The simurgh is a fabulous bird of Persian legend, a repository of wisdom. It is distinguished by its long tail feathers, and for that reason may also be blazoned a “Persian peacock”. This form of the simurgh dates from the 14th Century, in the Shahnama (Book of Kings); it seems to have derived from the senmurv of the 7th Century, and many modern sources equate the two. The legends give the simurgh some of the qualities of the roc (enormous size) and the phoenix (immortality, wisdom); it may have been the precursor of the Russian firebird.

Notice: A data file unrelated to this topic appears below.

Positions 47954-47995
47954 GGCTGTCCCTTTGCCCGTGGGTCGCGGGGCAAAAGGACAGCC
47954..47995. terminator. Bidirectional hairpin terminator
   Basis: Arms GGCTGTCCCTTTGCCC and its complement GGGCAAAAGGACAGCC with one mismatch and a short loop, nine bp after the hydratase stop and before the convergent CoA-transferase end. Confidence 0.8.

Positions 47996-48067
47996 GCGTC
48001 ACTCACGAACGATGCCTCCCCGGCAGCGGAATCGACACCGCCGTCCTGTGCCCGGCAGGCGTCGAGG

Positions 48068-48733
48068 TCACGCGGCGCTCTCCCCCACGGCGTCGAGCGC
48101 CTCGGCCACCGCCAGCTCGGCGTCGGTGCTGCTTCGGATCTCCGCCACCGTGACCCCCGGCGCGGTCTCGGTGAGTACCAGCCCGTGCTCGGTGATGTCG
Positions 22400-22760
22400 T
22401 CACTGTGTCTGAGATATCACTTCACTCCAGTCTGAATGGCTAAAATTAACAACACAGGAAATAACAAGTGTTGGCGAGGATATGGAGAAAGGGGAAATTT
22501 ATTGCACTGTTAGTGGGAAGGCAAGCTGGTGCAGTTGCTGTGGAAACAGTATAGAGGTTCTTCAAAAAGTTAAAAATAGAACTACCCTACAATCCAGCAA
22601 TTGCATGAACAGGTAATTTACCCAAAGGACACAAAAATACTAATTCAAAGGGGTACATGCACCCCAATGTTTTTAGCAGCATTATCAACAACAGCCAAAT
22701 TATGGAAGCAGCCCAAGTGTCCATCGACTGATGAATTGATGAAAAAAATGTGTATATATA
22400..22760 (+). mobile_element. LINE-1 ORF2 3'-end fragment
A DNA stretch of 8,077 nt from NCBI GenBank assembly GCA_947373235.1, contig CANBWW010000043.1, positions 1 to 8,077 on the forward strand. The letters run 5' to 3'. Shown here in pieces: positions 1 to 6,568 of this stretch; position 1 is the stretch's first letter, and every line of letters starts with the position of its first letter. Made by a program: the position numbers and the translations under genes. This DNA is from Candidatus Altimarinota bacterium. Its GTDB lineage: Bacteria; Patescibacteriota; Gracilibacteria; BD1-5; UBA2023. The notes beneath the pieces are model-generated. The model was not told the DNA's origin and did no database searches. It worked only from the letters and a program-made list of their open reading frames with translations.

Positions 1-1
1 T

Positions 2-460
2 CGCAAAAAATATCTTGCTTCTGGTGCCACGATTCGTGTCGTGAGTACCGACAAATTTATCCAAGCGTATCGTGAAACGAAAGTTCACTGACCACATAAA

As an heraldic charge, the simurgh is unique to Society armory; its use carries a step from period practice. It doesn’t seem to have a default posture; the illustration shows a simurgh close.
Meara al-Isfahani bears: Or, a simurgh displayed gules within a bordure engrailed sable.
Helena de Argentoune bears: Per bend sable and gules, a simurgh volant bendwise Or.
Tavia of Persia bears: Azure, a simurgh close Or.